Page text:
Guillermo del Toro’s latest is an R-rated fairy tale and a tribute to monster movies and the disenfranchised, taking place in early 1960’s, Cold War era America where Elisa (Sally Hawkins), a woman with no speaking ability, works as a janitor in a government lab and falls in love with the Creature from the Black Lagoon. Well, he may as well be. It’s del Toro favorite Doug Jones in his usual full makeup job, who is being held captive and more than responds to Elisa’s affections. Then it’s up to Elisa and her friends, neighbor Richard Jenkins and co-worker Octavia Spencer, to rebel against the white male patriarchy (represented by Michael Shannon in a typical over the top, alpha male performance) and save the monster. This is del Toro’s most fully realized, stunningly directed film since Pan’s Labyrinth, and holds shots and sequences in it that are simply breathtaking. Even if you aren’t fully invested in the romance itself (the monster does come across as more animal than human, which brings up certain connotations regarding Elisa’s proclivities), the movie is a superb technical and storytelling achievement.
I, TONYA * * *
Tonya Harding is a divisive figure, to say the least. There’s no defending what was done to Nancy Kerrigan and Harding’s clear knowledge of the situation beforehand. But the movie of her life and dramatization of the “incident,” as it’s referred to here, is an entertaining and provocative exploration of the cycle of poverty and is so well-acted by Margot Robbie in the title role, Allison Janney as her monstrous mother, and Sebastian Stan as Tonya’s idiotic, abusive ex-husband that it’s easy to get wrapped up in the story as it’s happening and save the questioning of the characters for later. Craig Gillespie creates a kind of mockumentary style, darkly comedic take on Harding’s life, but she is hardly shown to be an angel or even a decent person. It does show what kinds of people can come out of an environment riddled with constant abuse and poverty, and the picture it paints is not pretty. I think the movie could go a little tougher on the tabloid sensationalism that sprung from 90’s cases like this one and the OJ Simpson trial, really explore what reveling in the hunger for heroes, villains and humiliation reveals about American society, but it stops short there, keeping the focus on Tonya herself. Does Harding deserve that? Well, I don’t know- did Jordan Belfort of The Wolf of Wall Street deserve that, or OJ Simpson for that matter? There’s never been a rule that movies are only made about American heroes. It also says right from the start that much of this might not have happened as shown, giving the movie an easy out in terms of whose “truth” is reality. Given the state of the world today, the parallels are obvious.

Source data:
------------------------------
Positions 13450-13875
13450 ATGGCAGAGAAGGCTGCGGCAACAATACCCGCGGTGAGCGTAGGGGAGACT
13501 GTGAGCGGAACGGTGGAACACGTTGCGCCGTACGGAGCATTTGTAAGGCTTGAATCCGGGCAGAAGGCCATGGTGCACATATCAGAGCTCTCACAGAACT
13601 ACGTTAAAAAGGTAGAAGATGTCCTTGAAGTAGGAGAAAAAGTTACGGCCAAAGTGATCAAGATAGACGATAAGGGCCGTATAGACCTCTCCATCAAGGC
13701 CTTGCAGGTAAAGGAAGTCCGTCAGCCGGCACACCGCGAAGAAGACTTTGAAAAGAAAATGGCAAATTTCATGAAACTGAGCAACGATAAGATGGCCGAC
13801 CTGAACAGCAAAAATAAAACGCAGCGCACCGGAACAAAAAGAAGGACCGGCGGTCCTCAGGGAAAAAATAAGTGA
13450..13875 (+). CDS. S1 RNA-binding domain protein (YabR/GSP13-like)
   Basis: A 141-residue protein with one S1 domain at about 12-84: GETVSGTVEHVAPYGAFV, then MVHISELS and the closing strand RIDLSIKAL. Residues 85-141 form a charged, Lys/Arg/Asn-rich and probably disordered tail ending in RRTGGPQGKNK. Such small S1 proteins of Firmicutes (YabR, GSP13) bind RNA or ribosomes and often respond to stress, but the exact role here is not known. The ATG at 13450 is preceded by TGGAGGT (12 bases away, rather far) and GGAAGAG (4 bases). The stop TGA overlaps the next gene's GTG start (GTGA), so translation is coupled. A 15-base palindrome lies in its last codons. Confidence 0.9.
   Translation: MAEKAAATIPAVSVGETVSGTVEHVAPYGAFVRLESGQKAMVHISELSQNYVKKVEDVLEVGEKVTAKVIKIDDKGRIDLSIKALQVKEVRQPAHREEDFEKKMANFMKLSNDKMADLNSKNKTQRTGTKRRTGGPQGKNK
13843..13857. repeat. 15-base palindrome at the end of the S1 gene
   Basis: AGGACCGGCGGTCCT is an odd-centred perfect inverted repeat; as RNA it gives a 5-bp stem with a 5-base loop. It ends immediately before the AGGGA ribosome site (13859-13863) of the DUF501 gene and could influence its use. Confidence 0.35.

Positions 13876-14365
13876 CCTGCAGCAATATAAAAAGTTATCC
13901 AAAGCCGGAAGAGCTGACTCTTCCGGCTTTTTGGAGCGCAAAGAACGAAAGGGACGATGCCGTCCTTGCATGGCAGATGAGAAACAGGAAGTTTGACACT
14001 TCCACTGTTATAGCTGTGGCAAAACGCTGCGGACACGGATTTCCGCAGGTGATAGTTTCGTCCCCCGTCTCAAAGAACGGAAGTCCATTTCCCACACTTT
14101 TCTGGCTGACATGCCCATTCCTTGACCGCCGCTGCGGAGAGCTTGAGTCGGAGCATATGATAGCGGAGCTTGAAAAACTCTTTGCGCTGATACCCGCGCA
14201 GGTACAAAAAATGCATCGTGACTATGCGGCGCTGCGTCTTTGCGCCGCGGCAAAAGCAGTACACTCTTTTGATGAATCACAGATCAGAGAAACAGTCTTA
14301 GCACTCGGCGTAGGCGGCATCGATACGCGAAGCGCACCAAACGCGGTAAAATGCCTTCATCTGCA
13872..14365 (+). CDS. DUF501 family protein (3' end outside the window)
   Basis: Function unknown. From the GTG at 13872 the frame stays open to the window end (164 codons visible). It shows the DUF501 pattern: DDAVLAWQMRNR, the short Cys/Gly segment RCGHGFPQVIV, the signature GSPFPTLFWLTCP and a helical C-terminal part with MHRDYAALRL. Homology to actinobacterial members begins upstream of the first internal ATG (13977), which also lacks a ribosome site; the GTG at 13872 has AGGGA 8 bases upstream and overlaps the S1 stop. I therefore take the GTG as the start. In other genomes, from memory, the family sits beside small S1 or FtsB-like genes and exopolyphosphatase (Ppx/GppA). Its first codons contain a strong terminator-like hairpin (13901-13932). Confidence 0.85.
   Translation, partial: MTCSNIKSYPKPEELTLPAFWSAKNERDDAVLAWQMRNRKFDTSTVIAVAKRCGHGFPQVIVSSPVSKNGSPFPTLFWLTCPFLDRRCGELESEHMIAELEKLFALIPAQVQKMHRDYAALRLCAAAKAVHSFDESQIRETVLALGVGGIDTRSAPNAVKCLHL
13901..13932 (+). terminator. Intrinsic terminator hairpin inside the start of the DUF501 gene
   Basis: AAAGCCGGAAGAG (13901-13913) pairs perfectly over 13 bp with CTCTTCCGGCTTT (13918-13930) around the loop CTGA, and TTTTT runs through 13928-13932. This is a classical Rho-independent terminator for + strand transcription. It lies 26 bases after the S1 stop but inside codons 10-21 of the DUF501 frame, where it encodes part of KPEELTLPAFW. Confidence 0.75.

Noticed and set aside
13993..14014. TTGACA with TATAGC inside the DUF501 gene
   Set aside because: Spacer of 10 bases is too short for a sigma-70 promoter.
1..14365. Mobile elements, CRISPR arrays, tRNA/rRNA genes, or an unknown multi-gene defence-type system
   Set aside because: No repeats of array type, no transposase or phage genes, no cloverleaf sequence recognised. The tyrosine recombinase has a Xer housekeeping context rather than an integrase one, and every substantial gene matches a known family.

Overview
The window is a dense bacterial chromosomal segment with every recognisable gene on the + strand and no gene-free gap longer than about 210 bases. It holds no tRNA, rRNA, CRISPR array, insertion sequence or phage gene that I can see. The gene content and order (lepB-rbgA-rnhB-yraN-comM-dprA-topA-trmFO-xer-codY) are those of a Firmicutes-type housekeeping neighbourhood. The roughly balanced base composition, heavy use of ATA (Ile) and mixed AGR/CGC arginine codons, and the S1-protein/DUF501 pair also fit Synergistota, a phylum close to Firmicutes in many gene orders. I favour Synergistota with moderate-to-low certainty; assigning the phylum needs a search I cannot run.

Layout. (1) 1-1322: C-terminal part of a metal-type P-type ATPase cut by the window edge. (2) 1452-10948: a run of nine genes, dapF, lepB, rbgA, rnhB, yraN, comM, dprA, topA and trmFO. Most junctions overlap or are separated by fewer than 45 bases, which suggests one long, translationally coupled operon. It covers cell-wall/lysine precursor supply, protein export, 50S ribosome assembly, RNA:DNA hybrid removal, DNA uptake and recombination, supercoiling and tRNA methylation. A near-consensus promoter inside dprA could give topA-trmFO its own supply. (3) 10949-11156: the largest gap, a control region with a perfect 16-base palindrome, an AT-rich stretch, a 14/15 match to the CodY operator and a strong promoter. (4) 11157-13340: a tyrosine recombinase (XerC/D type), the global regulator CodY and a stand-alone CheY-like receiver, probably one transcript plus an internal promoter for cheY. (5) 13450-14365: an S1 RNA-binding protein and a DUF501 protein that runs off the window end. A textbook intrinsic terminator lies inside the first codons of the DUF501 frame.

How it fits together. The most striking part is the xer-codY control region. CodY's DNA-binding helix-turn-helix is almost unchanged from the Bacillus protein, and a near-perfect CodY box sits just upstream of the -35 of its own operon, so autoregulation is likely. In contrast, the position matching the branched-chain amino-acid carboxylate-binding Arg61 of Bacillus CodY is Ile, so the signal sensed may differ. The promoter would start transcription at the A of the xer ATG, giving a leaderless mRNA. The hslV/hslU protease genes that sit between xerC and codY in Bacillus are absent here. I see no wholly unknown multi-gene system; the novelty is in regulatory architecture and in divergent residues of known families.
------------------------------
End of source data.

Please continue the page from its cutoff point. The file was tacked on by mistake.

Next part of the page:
THE POST * * * 1/2
Steven Spielberg’s latest episode in his American history saga (after Lincoln and Bridge of Spies) is a rollicking entertainment, an account of the drama surrounding the Washington Post’s decision to publish the Pentagon Papers in defiance of a federal injunction in 1971, a decision which put the paper in the national spotlight and forever changed its image. It’s also a love letter to American journalism, his answer to the current administration’s attacks on the free press, and the story of a woman who came out of her late father and husband’s shadows to reach heights that they never did. How’s that for timely? Meryl Streep is terrific as Katherine Graham, the new publisher of the family owned paper, who must manage the company’s going public during the crisis, while Tom Hanks is the famous Wapo editor Ben Bradlee, who pushes her to publish while attempting to change the focus at the paper from puff pieces to hard news. The atmosphere and environment of the newsrooms is meticulously recreated, recalling movies like Spotlight and All the President’s Men (which this is basically a prequel to) and as always Spielberg makes good use of the enormous casts willing to work with him (his movies are kind of like playing spot the TV actor). Spielberg being Spielberg, he can’t help but lather on the sentiment a bit at the end, but it takes nothing away from the crux of the story and the importance of the message, especially in today’s climate. Sometimes you need lessons from the past to remind you of what’s important in the present.